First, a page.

Crows and ravens are well known for their black color and the harsh “caw” sound they make. They are intelligent birds that use tools, solve complex abstract problems and speak a volume of words.
But what is less well appreciated is how diverse they are. Their diversity is accompanied by their ability to live all over the world in a variety of habitats. In fact, they are one of the most widespread group of birds worldwide. Crows and ravens — part of the avian family of Corvids that also includes jays and magpies — underwent rapid global expansion, unlike other family members that stayed mostly within single continents.
What is their secret to this amazing planetary expansion?
They have great flying ability, which allows them to gain access to new places more easily. While their flying skills were key to their success, new research from Washington University in St. Louis also shows that big bodies and big brains played an important role in helping crows and ravens survive in the new climates they occupied.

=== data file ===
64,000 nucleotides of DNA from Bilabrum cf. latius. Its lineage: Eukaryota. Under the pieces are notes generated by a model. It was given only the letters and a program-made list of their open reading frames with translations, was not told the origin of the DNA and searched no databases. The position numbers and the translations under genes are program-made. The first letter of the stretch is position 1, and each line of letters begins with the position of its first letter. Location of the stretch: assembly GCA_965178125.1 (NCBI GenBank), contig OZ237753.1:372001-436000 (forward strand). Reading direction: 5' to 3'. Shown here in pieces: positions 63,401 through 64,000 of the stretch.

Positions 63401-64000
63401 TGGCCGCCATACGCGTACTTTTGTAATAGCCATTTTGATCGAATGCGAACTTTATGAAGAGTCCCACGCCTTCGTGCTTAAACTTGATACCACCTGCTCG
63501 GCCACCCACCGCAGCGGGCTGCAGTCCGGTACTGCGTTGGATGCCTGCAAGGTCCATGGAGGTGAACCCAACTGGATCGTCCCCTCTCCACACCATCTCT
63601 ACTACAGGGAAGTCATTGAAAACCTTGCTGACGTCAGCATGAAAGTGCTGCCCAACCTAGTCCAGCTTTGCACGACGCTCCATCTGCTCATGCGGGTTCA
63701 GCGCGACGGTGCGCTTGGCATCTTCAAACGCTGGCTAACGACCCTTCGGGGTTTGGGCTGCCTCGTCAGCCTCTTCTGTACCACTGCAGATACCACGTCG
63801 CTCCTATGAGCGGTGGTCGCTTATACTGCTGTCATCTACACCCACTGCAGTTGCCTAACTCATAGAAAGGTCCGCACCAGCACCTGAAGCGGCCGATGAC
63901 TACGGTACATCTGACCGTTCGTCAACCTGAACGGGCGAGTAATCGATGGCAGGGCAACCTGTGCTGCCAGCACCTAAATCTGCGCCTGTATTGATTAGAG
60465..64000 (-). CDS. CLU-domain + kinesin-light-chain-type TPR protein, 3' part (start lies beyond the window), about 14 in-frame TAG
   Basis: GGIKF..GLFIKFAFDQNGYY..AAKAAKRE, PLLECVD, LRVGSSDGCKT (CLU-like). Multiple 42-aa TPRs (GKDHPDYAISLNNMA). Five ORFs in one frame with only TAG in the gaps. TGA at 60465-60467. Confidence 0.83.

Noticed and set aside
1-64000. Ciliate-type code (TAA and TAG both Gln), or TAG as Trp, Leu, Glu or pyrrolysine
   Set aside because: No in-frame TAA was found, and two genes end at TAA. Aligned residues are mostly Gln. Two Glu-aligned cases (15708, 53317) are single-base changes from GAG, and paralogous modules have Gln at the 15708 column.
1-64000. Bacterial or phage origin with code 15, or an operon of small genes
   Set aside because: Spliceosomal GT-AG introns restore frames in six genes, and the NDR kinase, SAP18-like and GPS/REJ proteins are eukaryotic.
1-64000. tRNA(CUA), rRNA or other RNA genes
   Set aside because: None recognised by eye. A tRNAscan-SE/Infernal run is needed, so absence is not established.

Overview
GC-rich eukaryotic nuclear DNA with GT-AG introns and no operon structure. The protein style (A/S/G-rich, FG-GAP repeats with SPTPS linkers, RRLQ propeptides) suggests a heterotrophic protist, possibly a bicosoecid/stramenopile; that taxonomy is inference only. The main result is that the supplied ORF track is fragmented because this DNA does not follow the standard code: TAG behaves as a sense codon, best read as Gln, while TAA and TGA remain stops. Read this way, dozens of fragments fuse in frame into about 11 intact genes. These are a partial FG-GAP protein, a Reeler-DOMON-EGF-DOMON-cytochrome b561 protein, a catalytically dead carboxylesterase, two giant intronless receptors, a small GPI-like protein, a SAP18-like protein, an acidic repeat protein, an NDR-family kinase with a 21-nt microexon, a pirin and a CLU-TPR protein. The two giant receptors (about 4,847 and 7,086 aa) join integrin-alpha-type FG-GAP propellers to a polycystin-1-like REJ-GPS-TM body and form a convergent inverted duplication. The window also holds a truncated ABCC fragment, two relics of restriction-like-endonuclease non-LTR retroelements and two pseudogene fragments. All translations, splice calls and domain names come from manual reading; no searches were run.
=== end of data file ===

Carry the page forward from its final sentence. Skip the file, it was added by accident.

The new study is published April 21 in Nature Communications.
“When we think about processes of global diversification, it is important to consider not just the ability to reach new places, but also the ability to survive once you get there. Our work suggests that crows and the ravens diversified both quickly and widely because they were particularly good at coping with different habitats,” said Carlos Botero, PhD, assistant professor of biology in Arts & Sciences.